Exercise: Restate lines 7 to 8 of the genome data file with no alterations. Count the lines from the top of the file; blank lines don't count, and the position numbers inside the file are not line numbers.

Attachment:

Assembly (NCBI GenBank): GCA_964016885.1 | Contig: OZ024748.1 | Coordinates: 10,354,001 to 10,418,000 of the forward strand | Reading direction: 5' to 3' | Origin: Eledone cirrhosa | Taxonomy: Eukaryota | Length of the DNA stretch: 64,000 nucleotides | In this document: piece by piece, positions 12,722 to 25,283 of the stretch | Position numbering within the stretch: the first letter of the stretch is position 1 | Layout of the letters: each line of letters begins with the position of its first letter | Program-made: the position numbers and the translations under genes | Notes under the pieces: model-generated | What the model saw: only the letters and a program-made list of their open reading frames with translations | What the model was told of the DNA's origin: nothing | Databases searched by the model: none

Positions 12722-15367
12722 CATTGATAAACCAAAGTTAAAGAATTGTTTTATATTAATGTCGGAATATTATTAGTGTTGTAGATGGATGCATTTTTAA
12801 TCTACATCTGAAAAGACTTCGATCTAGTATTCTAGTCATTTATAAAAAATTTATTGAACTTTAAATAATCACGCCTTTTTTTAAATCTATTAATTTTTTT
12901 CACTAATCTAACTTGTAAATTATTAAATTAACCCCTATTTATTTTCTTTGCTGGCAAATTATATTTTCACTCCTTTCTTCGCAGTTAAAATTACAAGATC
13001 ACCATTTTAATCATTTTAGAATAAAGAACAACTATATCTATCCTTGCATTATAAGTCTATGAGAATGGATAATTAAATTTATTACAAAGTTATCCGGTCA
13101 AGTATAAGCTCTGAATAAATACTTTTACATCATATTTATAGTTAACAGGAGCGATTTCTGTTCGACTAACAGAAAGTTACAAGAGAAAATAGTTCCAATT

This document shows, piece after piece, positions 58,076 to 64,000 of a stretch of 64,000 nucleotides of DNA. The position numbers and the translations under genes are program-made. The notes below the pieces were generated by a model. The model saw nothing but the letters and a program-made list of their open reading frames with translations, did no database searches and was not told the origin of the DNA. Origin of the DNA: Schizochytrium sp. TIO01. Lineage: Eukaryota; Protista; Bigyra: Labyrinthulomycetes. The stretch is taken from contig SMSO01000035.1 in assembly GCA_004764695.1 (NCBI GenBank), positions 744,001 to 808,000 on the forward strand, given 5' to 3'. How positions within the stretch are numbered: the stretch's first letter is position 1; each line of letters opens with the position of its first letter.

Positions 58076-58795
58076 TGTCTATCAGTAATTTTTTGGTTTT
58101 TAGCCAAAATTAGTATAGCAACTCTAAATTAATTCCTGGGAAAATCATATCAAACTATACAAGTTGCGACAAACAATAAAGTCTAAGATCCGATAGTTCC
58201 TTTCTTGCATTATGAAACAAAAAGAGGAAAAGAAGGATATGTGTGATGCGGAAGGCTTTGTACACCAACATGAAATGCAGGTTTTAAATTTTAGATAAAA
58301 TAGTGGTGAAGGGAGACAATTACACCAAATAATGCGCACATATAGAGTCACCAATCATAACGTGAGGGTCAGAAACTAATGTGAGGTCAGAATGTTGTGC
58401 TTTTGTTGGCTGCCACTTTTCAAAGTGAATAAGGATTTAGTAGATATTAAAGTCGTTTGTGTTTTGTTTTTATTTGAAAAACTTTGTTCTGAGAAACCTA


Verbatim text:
13101 AGTATAAGCTCTGAATAAATACTTTTACATCATATTTATAGTTAACAGGAGCGATTTCTGTTCGACTAACAGAAAGTTACAAGAGAAAATAGTTCCAATT

This document shows, piece after piece, positions 58,076 to 64,000 of a stretch of 64,000 nucleotides of DNA. The position numbers and the translations under genes are program-made. The notes below the pieces were generated by a model. The model saw nothing but the letters and a program-made list of their open reading frames with translations, did no database searches and was not told the origin of the DNA. Origin of the DNA: Schizochytrium sp. TIO01. Lineage: Eukaryota; Protista; Bigyra: Labyrinthulomycetes. The stretch is taken from contig SMSO01000035.1 in assembly GCA_004764695.1 (NCBI GenBank), positions 744,001 to 808,000 on the forward strand, given 5' to 3'. How positions within the stretch are numbered: the stretch's first letter is position 1; each line of letters opens with the position of its first letter.